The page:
RN Illnesses like these have brought major anxiety into my life, so I had to develop my own self-awareness and ways of dealing with it by myself. Mindfulness is something I’m using to manage that. It helps me accept a lot more on bad days and keeps the balance that I work hard to maintain.
BS Do you do any kinds of self-care for your headspace, like journalling? I find Morning Pages and bullet journalling help me stay on top of my symptoms.
RN Yeah, I’m old school. I’ve kept personal diaries since I was seven years old, and they’re where I can put down my thoughts to try understand them better. It’s also good for me to read back over them, and give myself credit for getting past what’s bothered me then.
I’ve written a few pieces for people like the Irish Society of Colitis and Crohn’s Disease. That was hard in the beginning, but fantastic for my own mind. It was especially good when other patients contacted me to let me know that my work had helped them feel validated in their struggles.
(One of my favourite sociology researchers, Brené Brown, says lessons move from the head to the heart through the hands. I’m glad the coping strategy that emerged from her data on wholehearted people has helped you too!)
BS Onto the challenges section, have you had a hard time finding funding, or has the sponsor search been easy for you? What are some things you found that helped?
RN I knew seeking sponsorship would be hard, so I had a fair idea before starting out. Because I work for the Mondello Park Track Team, Mondello have agreed to help me out. We’ve agreed to work together to make vlogs (episode 1 above) following my transition from a marshal to a driver. We’re hoping to inspire more people to take an interest in the sport, bring more marshals in, and hopefully get more girls and women interested in a sport that has traditionally been made up of mostly men.
The rest of my sponsors are more there fore support than financial help, which I totally expected seeing as I’m only starting out as a racer this year. It’s hard to get a reply out of some people regarding sponsorship, and you’ve got to be careful what approach you choose to take too. I found if you find a company that can relate to something about you, you can give them a reason to support you. For example, my local tyre fitment and crash recovery centre agreed to support me this year as I could relate to them from working as a marshal and on the fast intervention/tow-in vehicle on track. I took the road safety and crash recovery perspective when approaching them for sponsorship.
I knew I wouldn’t receive huge financial support from anyone this year as I’m new to racing and have something to prove first. Therefore, it’s purely up to little ol’ me to pay for myself this year! I’m working hard, saving as much as possible so I can try get a full season in. the society for Crohn’s disease were also delighted to be on board to raise awareness of the disease in a way that’s very different to most of the media coverage.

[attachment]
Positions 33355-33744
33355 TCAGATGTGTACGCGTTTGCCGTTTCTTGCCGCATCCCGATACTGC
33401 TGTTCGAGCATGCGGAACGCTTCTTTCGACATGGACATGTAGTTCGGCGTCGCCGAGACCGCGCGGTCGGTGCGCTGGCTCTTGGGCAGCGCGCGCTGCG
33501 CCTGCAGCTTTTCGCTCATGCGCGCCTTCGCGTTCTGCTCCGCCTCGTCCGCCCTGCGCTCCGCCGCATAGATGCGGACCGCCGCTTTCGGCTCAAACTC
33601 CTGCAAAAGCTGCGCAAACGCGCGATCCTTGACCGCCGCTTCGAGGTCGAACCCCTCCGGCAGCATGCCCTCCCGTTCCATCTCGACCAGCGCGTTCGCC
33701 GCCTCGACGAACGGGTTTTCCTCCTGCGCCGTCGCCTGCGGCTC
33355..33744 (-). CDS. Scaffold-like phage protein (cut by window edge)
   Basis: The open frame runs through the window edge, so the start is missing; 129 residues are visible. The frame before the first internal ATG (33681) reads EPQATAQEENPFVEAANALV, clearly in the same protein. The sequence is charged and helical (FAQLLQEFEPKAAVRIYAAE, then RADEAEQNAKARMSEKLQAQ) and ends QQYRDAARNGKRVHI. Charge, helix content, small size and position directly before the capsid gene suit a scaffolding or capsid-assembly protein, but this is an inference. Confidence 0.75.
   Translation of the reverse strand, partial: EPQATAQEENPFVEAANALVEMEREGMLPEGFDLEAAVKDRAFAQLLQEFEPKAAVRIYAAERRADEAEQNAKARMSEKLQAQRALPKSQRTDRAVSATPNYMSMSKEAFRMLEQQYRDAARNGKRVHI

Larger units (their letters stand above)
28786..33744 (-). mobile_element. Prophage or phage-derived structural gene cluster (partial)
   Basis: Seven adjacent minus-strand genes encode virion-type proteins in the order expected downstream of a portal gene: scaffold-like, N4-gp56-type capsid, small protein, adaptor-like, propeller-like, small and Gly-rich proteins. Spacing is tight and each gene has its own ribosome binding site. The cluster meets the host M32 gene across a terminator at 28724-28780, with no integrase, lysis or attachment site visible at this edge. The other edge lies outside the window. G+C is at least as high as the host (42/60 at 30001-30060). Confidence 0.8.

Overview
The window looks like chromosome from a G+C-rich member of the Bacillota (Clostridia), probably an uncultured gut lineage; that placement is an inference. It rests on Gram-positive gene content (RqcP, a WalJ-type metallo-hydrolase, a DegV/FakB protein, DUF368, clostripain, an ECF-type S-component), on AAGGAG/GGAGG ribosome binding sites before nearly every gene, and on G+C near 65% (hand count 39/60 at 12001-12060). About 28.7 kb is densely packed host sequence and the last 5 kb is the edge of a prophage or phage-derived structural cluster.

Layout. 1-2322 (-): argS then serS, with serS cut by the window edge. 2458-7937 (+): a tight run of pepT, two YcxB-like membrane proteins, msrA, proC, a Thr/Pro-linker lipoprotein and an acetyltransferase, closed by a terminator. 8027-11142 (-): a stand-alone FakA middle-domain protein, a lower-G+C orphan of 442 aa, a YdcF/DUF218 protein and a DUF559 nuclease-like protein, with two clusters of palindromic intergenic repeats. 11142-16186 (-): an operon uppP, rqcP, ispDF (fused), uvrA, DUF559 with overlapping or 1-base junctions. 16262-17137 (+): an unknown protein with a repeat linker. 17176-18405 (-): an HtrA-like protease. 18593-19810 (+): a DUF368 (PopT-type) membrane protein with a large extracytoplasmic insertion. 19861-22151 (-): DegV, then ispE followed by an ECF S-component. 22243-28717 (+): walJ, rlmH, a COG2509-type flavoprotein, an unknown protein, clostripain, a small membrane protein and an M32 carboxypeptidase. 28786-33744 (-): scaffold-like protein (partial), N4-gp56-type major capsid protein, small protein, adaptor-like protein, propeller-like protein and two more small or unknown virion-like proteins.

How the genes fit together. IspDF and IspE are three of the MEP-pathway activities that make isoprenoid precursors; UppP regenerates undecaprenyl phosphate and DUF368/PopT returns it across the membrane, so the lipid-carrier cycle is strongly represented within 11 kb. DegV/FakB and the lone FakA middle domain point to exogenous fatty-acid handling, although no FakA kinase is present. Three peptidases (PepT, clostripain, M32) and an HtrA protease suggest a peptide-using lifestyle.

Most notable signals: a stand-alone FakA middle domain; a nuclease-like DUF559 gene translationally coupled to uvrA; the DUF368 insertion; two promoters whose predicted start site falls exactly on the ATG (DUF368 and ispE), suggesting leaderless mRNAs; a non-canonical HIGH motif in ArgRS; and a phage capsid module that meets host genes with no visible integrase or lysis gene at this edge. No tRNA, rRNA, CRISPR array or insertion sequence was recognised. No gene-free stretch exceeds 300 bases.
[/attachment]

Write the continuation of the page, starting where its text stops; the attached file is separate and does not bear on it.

BS Do you feel like you’ve been treated differently at the track because you’re a woman?
RN Over the years, yes. As I got older, I began to open up and socialise around the paddock, and I met more marshals, officials, and drivers. Most men were friendly, but there were the odd few that dropped comments here or there that soon made me realise I stood out more than I thought.
I’ve said this before in an interview, but one of the most common comments I got from when I was about fifteen was, “What are you doing marshalling when someone like you could be a grid girl out there?” [Sarcastically…] Yes, because I’m a woman, all I’m good for is standing out there with fewer clothes on holding an umbrella over a man? Not a chance! I would never say it’s all men, because it’s not. But it’s shameful how many still believe women aren’t made for driving, or genuinely don’t believe we have an equal part to play in this sport.
BS So your opinion on F1’s recent decision about grid girls?
RN I can see it from both sides. The women who worked as grid girls enjoyed it. That job was part of their employment, so I can empathise with the loss of a job. But I feel the bigger picture is women in motorsport. Women who live and breathe motorsport who have been fighting for years to be seen and treated as an equal, rather than being sexualised. Women who’ve stuck it out in a male-dominated sport because they love competing.
Grid girls have been a marketing and promotional tradition for years, but I feel that they didn’t really serve a purpose in the sport. I feel the proposition of bringing in grid kids is fantastic, as this will encourage kids to get the once-in-a-lifetime chance of being in the pit lane with their role model drivers. Getting involved young is how almost every racer in the top series made their start.
BS Do you feel like your illnesses have affected the way people treat you?